This is the 7th part of my special series “The Story of Shad Boats.” The series features Earl Willis, Jr. and Mike Alford’s extraordinary journey to document the history of North Carolina’s “state boat.”
With its round bottom and sleek, curving lines, a shad boat was a sea-kindly craft, well adapted to working in rough waters and in the fierce winds that swept down out of the North Atlantic and across the Outer Banks and over the great estuaries where the fishermen set their nets.
Mike has often told me that the V-shaped frames that are typical of many of North Carolina’s other traditional work boats would not have stood up as well to those conditions. They were built for more sheltered waters.
When he and I discuss shad boats, Mike often describes different aspects of their design and construction that made them especially well suited to the waters around Roanoke Island and the job for which they were built.
In today’s post I want to look at one of those features: the use of natural juniper root knees for framing in the boat’s hull.
The root knee is the section of the tree at the bottom of the trunk where its roots begin to extend outward.
As you can see in Earl’s drawing below, the root knee, when cut out of a juniper stump, has a natural curvature.
A single knee ran from the top of the stump down to the ground and then curved outward into a root. When cut out, the knee remained in one piece and imparted a strength to a boat’s hull that could not be found with traditional joinery techniques.
Finding juniper knees of the desired curvature was not an easy job, however. When Earl interviewed shad boat builders, several told him that finding the right sized knees was among the most difficult and time-consuming tasks in building a shad boat.
Juniper trees typically grow in moist, swampy soils, so shad boat builders had to go into one of the local wetlands to find their root knees.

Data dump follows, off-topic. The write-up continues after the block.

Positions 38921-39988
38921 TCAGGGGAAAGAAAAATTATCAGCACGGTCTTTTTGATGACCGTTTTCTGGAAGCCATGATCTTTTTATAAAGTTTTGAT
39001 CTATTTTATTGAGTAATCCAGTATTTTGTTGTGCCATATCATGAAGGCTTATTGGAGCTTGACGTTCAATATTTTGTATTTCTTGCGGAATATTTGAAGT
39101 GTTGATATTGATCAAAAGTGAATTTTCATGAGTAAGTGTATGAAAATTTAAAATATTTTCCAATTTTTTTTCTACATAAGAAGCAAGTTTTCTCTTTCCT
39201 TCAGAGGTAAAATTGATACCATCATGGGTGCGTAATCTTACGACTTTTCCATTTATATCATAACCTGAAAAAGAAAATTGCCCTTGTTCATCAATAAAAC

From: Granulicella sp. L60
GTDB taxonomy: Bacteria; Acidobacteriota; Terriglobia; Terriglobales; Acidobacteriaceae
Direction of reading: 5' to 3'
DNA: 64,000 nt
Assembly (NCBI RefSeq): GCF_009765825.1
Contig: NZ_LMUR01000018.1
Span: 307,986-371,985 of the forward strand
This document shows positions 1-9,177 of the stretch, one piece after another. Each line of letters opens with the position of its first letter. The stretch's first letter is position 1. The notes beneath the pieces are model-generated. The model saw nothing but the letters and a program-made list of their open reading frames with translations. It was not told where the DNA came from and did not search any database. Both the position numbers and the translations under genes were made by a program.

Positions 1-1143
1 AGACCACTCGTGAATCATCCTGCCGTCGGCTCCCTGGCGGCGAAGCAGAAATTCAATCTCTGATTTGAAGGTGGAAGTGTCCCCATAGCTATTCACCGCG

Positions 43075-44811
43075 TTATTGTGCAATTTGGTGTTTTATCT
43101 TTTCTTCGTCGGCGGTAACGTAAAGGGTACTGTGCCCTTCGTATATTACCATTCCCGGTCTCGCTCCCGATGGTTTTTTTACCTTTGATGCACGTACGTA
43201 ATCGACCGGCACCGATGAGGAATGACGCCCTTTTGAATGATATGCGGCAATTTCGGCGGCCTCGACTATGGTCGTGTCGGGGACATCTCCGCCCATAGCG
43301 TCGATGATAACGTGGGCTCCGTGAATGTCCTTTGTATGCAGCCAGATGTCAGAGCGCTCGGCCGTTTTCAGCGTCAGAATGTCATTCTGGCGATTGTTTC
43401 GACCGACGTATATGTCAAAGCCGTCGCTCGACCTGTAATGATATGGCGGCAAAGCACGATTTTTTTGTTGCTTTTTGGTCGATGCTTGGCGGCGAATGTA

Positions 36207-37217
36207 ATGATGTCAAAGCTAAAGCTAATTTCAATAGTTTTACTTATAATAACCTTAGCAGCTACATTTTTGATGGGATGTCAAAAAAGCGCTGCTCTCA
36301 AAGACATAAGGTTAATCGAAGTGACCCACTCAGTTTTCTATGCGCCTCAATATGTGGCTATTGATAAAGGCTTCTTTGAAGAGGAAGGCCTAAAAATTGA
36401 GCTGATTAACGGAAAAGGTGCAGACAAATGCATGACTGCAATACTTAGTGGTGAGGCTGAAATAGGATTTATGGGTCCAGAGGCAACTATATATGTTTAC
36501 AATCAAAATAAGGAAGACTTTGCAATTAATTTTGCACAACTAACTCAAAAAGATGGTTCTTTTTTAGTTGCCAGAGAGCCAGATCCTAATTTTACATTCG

When talking with Earl and Mike, a veteran shad boat builder named Wynne Dough remembered that he, his father and his brothers went into the swamps along Mill Tail Creek, on the mainland of Dare County, in search of their juniper knees.
That was usually in spring or early summer, after the water had warmed a little and before the swamps got too buggy and the snakes woke up.
Mr. Dough recalled that they carried a variety of tools into the swamp, including a six-foot crosscut saw, an axe, an adz, wedges and a maul. They referred to the root knees as “spurs” before they were taken to a sawmill and dressed.
Sometimes shad boat builders looked for days for juniper stumps that would produce knees with the right size and curvature for the boat they intended to build.
That was no easy task when, as was often the case, they had to trod through waist deep water in search of the stumps.
At most they could cut two root knees suitable for shad boat frames from a juniper stump.
In Earl’s interviews, shad boat builders referred to three locales as the sources of root knees for their frames, keels and planking.
One was the Cow Island Flats, on the backside of Bodie Island, just to the east of Roanoke Island.